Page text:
Have you ever had that feeling when you just stare into space for a minute, because there has always been an obvious solution to a problem but you just didn’t see it before? Happened to me. The problem is the representation of female leaders in 4X games:
In a job interview for a position as a Digital Humanities coordinator I’ve been asked whether I believe everyone should do “digital humanities” soon. Here’s my point of view.
I am very happy to announce, that I edited a volume on digital teaching and learning and it came out just a couple days ago! Way back I reported that I will give a presentation on a symposium that I organised at the University of Cologne in Germany. The publication is the outcome of that symposium, where I also wrote a chapter on the challenges of archaeological reconstruction.
Today’s #archink prompt has been interpreted by me in a very archaeoinformatics way…
Recently I had some time on my hands I could dedicate to reading something new, and encouraged by many enthusiastic tweets, I chose Colleen Morgans “Avatars, Monsters, and Machines: A Cyborg Archaeology”. I loved it! One thing especially stuck with me:
In winter 2018/19 and summer semester 2019 I taught courses on archaeogaming and concepts of the past in computer and video games. I am proud to share with you the videos my students created, in which they analyse games of their choosing. Have a look!
This is my series on teaching statistics with cartoons. Finally we’re getting to “statistical” examples: Figures, graphs, visualisation techniques… Have fun with implementation no. 3: Descriptive statistics!
Now, finally: The last thesis we featured in the discussion about Concepts of the Past in Computer and Video Games, which Jan Wieners and I organised for our class on archaeogaming in January 2019 is my favourite one. How important is “accuracy” in comparison to “representation” in Computer and Video Games?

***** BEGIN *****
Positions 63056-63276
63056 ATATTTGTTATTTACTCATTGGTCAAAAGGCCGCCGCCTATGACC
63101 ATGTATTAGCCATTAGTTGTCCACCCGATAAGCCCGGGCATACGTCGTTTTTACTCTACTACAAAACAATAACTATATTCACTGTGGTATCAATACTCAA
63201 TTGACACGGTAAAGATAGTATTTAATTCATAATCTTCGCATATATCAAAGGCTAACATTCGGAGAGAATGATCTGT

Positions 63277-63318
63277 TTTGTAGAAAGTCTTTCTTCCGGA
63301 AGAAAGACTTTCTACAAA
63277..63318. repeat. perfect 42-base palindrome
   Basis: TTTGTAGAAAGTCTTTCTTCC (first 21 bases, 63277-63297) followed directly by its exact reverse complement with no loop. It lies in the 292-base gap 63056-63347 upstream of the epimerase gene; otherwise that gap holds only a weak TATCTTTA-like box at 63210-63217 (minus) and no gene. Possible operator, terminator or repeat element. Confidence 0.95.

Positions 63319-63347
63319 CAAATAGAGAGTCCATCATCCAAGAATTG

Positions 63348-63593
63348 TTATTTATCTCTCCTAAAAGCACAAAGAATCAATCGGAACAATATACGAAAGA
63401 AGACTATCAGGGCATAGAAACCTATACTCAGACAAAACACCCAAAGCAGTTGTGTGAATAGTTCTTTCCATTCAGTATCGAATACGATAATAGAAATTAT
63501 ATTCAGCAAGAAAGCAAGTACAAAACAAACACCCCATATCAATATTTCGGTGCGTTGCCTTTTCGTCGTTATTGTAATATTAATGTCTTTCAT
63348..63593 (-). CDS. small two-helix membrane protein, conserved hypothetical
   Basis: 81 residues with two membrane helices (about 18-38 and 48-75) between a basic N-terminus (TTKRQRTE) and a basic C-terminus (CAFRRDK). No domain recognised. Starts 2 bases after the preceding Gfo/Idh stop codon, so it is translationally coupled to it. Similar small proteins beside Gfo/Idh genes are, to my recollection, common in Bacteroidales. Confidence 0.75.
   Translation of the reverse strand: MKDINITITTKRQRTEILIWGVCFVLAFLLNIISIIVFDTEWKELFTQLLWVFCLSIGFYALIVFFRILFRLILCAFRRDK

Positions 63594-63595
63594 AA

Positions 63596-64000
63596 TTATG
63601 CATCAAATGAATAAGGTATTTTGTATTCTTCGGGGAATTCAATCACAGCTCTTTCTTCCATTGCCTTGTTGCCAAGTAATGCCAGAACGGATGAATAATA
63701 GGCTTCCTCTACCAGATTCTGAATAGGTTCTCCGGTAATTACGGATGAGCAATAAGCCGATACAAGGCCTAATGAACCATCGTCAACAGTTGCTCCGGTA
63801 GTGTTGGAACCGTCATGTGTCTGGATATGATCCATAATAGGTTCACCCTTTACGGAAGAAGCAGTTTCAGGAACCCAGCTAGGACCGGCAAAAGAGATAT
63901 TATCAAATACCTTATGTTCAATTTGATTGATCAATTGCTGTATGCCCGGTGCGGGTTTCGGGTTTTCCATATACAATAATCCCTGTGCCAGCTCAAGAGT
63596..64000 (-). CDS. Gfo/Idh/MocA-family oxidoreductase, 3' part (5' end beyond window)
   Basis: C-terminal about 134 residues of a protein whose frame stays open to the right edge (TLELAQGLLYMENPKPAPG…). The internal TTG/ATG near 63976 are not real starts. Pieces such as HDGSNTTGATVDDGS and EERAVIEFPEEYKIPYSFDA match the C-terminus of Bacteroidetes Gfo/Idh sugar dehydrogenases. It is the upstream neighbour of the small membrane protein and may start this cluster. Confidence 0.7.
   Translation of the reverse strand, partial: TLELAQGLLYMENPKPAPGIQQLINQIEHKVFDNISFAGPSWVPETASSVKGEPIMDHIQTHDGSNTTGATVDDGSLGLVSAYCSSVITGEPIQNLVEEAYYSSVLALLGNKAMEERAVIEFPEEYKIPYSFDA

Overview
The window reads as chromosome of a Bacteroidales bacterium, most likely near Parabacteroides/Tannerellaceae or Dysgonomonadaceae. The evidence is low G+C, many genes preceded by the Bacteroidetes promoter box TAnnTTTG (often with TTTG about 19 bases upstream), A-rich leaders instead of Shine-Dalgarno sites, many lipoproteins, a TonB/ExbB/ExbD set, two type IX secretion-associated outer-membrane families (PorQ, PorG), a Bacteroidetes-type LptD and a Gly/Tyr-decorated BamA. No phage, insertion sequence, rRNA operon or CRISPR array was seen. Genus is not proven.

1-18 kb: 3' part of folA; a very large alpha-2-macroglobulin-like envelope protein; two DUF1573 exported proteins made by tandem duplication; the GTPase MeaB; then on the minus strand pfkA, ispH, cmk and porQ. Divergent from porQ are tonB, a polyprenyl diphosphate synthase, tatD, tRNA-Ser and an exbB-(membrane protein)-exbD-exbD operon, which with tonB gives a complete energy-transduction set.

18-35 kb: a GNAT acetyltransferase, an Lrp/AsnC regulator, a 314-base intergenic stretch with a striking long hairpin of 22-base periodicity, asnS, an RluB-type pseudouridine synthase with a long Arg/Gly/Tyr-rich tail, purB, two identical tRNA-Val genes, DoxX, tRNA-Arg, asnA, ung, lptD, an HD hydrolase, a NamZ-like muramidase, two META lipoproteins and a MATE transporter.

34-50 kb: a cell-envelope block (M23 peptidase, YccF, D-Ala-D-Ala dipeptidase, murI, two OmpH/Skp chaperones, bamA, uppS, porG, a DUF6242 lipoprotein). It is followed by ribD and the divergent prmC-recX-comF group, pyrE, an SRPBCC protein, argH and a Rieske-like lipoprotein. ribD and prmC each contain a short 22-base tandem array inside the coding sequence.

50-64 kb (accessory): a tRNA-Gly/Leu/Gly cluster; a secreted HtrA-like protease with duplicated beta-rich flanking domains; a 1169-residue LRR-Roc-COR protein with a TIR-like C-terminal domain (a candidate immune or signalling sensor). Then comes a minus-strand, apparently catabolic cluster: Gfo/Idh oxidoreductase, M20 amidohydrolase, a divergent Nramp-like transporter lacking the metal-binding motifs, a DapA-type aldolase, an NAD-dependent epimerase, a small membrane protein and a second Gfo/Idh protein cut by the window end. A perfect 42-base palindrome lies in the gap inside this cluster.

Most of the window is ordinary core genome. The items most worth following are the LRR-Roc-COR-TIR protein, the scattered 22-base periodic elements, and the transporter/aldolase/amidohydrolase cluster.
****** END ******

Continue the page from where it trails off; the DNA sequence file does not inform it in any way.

I’m teaching a course on quantitative methods, R and archaeological data and my students have to realize their own project in that course. That means they ask me a lot of very sensible questions. Here I will write about workflows I find useful as documentation for the future. First things first: Data wrangling!
So “10 things to”-lists are pretty popular these days, so we give it a try. If you are interested in Archaeoinformatics, you can do a couple of things to get into the subject and start learning how to do archaeology today.
This post belongs to the series discussing Jan Wieners‘ and mine course on archaeogaming. Last week, on 9th January, a special session in this course took place: We had an open-for-all discussion with experts and a poster slam!
Together with Jan Wieners (@docfnord on twitter) I teach a course on Video- & Computergames and Archaeology this semester. This may develop into a series on content and thoughts regarding this course. Pt 1: What are we aiming at?
Wissenschaftskommunikation in der Archäologie. In den letzten Wochen scheint mir das Thema immer bekannter geworden zu sein. Vielleicht liegt das am “11. Forum Wissenschaftskommunikation”, das Anfang November in Bonn stattfand. So richtig qualifiziert fühle ich mich nicht, aber …
This is my series on how to teach statistics with the help of cartoons. I want to share my fun, but there are too many for just one blog post, therefore I created a series. On to implementation numero 2: Cartoons on Data